29. Plaintiffs have alleged that the Secretary's decision that Amendment 14 does not violate National Standard 4 of the FCMA was arbitrary and capricious. National Standard 4 provides:
Conservation and management measures shall not discriminate between residents of different States. If it becomes necessary to allocate or assign fishing privileges among various United States fishermen, such allocation shall be (A) fair and equitable to all such fishermen; (B) reasonably calculated to promote conservation; and (C) carried out in such a manner that no particular individual, corporation, or other entity acquires an excessive share of the privileges.
16 U.S.C. Section 1851(a)(4). Plaintiffs claim that Amendment 14 violates this standard because it discriminates in favor of longline fishermen, who are predominately Alaskan, at the expense of trawlers and pot fishermen, who are predominately non-Alaskan.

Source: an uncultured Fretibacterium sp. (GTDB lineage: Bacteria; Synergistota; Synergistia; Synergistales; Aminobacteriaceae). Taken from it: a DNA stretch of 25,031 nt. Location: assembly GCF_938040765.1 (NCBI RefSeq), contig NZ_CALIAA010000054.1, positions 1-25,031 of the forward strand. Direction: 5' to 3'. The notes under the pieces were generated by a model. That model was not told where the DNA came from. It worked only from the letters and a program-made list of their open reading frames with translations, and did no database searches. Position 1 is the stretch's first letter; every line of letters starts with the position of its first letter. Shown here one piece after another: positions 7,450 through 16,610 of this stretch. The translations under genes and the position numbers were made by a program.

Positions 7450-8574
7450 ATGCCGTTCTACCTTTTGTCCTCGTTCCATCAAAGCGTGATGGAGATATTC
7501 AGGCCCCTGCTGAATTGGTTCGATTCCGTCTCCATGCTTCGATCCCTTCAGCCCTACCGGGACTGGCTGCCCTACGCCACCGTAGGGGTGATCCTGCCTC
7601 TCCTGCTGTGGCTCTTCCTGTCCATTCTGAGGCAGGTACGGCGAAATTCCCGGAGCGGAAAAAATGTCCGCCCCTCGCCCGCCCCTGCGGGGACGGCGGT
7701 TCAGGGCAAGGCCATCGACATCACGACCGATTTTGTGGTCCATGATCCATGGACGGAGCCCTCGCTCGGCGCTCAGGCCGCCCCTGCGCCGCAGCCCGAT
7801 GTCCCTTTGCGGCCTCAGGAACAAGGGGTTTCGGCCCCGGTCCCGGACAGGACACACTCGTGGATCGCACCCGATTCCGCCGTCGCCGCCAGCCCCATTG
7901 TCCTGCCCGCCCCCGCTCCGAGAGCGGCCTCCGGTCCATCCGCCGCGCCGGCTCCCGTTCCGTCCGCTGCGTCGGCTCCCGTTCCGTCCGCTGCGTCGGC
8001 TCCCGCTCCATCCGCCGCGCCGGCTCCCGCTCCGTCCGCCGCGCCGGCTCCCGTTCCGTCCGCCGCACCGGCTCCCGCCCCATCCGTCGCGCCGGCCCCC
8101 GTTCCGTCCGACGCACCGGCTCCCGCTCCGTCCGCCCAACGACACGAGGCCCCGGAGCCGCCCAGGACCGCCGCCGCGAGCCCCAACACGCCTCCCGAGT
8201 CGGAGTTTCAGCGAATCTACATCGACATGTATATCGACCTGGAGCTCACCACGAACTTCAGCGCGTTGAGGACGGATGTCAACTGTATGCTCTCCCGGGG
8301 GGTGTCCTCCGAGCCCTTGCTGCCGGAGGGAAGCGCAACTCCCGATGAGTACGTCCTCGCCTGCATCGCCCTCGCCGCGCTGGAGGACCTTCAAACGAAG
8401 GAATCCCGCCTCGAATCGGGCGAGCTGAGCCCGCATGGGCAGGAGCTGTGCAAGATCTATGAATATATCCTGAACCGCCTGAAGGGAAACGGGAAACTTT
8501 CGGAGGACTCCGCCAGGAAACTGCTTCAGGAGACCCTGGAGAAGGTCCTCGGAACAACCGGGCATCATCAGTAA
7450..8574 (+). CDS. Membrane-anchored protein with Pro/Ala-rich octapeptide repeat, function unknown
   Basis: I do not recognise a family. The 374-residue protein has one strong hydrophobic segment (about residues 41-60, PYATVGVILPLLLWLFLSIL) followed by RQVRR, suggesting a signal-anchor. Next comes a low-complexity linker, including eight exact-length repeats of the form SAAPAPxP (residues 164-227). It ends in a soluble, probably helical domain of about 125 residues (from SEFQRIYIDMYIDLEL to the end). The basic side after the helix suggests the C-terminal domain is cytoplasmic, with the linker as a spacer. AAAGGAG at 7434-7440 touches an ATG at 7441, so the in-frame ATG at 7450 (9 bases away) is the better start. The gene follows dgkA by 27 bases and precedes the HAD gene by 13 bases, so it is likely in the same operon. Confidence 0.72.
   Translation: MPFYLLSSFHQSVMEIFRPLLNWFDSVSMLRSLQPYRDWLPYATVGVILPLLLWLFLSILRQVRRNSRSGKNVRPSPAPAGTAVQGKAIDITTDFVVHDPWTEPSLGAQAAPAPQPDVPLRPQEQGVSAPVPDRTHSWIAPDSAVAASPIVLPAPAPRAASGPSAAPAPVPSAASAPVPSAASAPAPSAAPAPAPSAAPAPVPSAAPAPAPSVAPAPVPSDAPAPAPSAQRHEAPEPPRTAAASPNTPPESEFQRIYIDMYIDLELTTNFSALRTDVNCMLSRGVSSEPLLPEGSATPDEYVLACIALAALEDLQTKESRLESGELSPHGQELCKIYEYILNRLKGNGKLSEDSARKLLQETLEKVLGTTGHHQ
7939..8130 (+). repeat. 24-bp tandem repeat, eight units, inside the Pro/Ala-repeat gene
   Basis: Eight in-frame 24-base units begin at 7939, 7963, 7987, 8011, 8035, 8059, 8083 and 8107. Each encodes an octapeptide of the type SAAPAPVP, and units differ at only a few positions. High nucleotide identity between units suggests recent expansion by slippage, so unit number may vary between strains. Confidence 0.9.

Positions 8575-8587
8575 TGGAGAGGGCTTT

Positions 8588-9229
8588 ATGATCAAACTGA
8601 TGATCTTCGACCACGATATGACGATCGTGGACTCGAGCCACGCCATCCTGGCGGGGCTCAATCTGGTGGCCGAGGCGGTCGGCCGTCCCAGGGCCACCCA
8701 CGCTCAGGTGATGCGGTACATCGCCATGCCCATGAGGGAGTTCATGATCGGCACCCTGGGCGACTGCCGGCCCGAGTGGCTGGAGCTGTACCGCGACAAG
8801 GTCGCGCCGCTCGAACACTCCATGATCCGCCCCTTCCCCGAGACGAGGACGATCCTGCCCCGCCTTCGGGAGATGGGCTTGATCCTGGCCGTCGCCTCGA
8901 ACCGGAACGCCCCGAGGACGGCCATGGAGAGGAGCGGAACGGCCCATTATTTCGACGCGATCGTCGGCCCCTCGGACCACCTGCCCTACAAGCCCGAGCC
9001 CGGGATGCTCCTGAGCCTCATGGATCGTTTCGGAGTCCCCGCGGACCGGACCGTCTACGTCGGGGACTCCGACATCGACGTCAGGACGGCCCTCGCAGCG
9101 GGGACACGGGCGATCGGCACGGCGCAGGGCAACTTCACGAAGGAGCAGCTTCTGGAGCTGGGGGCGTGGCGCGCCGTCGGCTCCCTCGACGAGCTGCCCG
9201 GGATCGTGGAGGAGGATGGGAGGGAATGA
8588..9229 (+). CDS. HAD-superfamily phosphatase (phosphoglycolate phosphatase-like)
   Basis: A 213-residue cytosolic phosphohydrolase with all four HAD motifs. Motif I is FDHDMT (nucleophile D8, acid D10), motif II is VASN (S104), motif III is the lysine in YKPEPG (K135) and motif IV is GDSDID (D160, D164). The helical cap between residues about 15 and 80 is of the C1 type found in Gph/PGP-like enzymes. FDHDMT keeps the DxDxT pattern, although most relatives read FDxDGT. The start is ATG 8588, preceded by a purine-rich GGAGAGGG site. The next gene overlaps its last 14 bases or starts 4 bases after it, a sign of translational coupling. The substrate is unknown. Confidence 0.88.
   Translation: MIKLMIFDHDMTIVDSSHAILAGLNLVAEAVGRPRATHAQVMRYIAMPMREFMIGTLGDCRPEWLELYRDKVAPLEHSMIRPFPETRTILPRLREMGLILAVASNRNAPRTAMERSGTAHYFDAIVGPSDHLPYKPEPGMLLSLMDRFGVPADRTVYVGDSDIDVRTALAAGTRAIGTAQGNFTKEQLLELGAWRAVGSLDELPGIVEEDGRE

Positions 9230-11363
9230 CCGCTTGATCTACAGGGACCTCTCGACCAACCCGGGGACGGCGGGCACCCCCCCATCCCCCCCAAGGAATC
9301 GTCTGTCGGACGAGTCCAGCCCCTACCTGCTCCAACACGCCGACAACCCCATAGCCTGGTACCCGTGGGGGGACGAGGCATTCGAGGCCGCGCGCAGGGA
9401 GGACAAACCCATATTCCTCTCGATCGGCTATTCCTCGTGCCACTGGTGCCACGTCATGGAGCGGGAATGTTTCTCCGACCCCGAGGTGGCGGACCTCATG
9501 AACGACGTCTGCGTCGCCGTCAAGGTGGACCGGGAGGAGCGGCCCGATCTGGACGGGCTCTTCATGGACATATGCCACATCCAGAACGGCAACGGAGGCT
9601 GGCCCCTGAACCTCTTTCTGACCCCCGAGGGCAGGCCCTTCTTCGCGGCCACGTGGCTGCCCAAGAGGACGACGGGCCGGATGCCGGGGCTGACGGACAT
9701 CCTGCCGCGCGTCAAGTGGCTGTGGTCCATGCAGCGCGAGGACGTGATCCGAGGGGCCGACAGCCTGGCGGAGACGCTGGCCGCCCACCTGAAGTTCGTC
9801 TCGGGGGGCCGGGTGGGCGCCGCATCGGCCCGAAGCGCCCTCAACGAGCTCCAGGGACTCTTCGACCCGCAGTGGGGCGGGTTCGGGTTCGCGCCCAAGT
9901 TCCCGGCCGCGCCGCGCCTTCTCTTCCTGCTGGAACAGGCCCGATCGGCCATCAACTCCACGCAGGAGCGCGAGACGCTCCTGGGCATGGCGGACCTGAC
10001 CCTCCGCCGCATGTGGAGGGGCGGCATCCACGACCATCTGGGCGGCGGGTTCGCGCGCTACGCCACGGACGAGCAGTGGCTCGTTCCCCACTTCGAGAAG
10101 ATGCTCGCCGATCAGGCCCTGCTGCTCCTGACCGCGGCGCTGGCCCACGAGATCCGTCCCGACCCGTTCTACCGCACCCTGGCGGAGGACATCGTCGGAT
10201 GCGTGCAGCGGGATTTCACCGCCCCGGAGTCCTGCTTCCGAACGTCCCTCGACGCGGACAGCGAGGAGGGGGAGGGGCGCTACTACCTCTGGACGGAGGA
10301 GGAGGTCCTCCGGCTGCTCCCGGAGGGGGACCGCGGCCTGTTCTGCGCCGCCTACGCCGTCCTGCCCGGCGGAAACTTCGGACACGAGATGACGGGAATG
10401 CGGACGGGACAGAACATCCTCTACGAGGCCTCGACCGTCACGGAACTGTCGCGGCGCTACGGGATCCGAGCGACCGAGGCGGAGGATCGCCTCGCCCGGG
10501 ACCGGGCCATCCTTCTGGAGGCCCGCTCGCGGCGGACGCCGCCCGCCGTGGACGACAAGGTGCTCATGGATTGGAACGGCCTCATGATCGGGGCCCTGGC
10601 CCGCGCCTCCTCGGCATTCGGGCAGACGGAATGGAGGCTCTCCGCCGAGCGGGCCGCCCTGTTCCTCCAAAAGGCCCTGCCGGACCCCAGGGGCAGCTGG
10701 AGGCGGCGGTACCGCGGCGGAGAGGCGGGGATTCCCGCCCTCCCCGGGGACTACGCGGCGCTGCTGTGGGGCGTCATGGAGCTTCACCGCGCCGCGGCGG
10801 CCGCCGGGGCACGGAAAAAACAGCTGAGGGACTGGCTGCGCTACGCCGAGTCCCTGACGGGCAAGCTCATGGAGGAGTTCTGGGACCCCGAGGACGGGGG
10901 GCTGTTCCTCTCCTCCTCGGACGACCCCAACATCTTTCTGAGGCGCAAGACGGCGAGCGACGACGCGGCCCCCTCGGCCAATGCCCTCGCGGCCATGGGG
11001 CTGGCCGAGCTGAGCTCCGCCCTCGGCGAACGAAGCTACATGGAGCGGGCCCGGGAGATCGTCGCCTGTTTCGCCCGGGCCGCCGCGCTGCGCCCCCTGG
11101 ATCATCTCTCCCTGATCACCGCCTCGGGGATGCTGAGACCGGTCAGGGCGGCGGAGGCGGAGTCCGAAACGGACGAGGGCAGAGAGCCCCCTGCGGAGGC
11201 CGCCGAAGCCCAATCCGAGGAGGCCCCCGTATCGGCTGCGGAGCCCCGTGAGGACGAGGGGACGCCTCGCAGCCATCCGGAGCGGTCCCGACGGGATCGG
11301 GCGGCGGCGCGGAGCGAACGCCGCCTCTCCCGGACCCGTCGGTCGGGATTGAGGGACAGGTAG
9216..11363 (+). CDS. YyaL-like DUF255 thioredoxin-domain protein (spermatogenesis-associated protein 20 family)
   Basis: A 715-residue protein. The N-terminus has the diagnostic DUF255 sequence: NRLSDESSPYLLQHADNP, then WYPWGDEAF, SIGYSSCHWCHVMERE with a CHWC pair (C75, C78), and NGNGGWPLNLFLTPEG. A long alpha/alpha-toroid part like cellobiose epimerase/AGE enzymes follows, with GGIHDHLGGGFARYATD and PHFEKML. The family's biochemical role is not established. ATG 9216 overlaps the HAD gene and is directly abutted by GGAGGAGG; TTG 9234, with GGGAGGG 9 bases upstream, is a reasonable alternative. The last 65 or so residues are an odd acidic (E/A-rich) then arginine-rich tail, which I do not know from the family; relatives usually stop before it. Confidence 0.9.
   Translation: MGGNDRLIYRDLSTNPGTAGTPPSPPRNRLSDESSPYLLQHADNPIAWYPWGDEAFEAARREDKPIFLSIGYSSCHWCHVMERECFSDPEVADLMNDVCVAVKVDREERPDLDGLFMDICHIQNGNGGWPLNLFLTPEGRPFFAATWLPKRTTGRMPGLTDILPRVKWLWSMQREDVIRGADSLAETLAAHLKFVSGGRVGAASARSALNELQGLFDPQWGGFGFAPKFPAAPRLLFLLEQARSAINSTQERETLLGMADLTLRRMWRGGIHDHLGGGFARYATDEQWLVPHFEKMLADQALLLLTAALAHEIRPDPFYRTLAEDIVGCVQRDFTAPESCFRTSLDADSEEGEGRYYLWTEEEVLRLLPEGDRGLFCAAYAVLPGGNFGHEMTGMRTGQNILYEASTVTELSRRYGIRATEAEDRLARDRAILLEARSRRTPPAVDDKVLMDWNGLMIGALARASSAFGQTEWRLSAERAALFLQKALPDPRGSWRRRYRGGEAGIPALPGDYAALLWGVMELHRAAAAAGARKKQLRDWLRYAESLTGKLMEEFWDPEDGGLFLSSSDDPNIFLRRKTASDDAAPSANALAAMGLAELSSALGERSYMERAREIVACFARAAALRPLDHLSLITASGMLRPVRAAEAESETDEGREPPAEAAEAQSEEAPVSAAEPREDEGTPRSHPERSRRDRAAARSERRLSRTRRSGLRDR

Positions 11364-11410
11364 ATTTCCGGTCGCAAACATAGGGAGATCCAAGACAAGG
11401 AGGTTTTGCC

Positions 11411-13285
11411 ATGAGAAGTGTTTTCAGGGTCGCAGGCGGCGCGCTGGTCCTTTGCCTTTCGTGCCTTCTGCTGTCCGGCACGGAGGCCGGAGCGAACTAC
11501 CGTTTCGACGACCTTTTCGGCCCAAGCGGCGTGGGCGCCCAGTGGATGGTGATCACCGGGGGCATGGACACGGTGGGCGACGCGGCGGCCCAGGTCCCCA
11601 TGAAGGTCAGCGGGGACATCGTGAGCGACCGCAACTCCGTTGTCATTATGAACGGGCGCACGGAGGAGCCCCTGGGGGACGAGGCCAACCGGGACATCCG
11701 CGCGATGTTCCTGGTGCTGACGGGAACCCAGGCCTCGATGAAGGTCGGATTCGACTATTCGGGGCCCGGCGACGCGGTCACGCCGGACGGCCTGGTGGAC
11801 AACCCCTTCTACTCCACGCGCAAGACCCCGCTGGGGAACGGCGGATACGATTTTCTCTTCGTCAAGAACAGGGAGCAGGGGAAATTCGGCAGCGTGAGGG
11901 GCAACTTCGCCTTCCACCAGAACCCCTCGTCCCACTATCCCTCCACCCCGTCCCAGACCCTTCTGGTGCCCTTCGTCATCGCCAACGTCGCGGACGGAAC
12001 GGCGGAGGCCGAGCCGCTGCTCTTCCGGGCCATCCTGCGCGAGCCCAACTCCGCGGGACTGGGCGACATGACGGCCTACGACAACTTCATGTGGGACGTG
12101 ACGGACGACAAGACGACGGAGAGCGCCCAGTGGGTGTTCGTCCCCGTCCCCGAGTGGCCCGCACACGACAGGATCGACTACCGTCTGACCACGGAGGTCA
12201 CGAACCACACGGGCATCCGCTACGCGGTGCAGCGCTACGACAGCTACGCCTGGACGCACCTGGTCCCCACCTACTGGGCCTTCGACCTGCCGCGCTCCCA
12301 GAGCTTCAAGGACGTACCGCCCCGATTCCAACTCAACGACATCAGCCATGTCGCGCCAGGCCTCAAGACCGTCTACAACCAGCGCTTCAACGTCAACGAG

30. This Court must review the Secretary's determination that Amendment 14 does not violate National Standard 4 under an abuse of discretion standard. The administrative record constantly refers to the ground preemption and gear conflict problems which result from pot fishing and trawl fishing in the same area as longline fishing. In addition, the record indicates that all longliners will benefit from this regulation, not just the Alaskan longliners. In light of this information the Secretary could reasonably conclude that even though there may be some discriminatory impact from Amendment 14, the regulations satisfy the requirements of National Standard 4 in that they are tailored to solve the gear conflict problem and to promote the conservation of sablefish.